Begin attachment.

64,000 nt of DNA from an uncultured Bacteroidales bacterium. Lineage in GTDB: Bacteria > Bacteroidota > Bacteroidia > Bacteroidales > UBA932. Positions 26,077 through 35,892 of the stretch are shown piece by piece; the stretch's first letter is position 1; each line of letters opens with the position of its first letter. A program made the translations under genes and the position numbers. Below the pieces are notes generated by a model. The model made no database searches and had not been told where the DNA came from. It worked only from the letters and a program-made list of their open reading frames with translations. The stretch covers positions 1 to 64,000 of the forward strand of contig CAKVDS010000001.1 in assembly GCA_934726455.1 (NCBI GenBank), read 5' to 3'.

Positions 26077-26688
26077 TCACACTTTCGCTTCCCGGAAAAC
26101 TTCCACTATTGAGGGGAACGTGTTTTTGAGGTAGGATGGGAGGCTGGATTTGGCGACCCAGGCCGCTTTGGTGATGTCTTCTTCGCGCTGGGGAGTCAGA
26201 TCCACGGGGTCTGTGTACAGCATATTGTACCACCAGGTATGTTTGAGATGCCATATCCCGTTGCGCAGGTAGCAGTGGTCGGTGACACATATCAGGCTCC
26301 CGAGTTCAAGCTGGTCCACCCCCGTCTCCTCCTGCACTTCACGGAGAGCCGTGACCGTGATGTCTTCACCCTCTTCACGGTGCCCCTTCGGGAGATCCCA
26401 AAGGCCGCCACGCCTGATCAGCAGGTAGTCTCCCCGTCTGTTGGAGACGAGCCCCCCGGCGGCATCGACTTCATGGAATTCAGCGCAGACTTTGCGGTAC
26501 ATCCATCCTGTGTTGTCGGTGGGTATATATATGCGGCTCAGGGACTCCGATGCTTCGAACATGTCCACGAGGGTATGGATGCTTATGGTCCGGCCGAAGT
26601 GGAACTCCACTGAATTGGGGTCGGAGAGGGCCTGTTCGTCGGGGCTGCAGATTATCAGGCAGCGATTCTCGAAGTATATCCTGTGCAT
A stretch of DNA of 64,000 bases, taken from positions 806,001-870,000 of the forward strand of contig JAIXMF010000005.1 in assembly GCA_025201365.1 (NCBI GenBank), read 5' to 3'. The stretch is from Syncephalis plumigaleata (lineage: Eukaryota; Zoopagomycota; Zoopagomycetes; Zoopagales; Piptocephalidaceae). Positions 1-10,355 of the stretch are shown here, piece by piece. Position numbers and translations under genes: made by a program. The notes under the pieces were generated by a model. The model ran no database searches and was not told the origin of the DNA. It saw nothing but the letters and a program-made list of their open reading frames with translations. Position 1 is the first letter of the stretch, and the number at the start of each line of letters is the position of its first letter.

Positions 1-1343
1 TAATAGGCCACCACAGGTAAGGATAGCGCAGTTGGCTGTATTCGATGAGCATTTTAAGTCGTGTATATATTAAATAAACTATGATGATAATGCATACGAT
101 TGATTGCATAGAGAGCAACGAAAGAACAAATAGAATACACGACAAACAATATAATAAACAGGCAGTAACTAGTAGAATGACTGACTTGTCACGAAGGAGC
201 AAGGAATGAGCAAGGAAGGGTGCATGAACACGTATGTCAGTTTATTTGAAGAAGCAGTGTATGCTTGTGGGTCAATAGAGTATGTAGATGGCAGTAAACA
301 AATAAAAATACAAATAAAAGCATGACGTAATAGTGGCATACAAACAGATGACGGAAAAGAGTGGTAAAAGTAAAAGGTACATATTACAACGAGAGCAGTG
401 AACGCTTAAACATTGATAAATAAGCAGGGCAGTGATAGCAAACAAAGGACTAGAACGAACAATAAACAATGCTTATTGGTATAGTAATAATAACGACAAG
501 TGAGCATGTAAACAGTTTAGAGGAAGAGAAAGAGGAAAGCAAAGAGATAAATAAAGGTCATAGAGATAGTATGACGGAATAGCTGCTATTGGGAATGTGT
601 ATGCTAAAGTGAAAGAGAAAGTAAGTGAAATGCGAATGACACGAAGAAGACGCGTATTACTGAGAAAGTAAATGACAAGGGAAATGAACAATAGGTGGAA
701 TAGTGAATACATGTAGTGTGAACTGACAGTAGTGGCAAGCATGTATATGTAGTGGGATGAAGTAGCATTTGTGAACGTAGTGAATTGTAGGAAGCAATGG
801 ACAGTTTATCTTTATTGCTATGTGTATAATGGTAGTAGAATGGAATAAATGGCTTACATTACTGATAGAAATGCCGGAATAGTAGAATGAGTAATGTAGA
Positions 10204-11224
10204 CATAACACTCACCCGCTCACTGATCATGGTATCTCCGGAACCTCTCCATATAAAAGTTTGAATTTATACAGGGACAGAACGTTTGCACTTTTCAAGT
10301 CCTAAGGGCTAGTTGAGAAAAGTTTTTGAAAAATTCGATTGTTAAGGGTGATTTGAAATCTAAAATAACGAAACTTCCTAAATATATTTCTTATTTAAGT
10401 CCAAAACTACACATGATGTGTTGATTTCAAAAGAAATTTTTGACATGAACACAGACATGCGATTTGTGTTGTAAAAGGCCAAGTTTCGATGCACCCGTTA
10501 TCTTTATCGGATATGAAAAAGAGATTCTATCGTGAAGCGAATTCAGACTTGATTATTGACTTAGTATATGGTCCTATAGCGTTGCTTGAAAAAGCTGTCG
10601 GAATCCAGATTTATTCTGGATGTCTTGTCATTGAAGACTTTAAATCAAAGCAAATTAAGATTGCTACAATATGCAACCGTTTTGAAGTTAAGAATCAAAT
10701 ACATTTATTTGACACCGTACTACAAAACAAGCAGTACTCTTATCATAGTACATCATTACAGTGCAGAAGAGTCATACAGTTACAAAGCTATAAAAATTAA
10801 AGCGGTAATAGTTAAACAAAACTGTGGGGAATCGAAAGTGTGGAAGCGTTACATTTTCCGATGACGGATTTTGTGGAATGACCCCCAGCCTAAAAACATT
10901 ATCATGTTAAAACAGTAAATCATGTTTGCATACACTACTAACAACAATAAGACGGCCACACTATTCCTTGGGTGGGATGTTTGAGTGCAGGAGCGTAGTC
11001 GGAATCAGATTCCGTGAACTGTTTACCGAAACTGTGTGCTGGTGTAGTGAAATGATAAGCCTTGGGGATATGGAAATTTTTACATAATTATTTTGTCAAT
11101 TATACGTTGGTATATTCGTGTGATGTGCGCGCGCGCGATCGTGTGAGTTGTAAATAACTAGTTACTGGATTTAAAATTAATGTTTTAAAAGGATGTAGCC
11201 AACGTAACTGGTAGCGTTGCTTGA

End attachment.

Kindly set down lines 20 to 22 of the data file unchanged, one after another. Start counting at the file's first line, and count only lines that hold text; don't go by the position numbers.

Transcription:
801 ACAGTTTATCTTTATTGCTATGTGTATAATGGTAGTAGAATGGAATAAATGGCTTACATTACTGATAGAAATGCCGGAATAGTAGAATGAGTAATGTAGA
Positions 10204-11224
10204 CATAACACTCACCCGCTCACTGATCATGGTATCTCCGGAACCTCTCCATATAAAAGTTTGAATTTATACAGGGACAGAACGTTTGCACTTTTCAAGT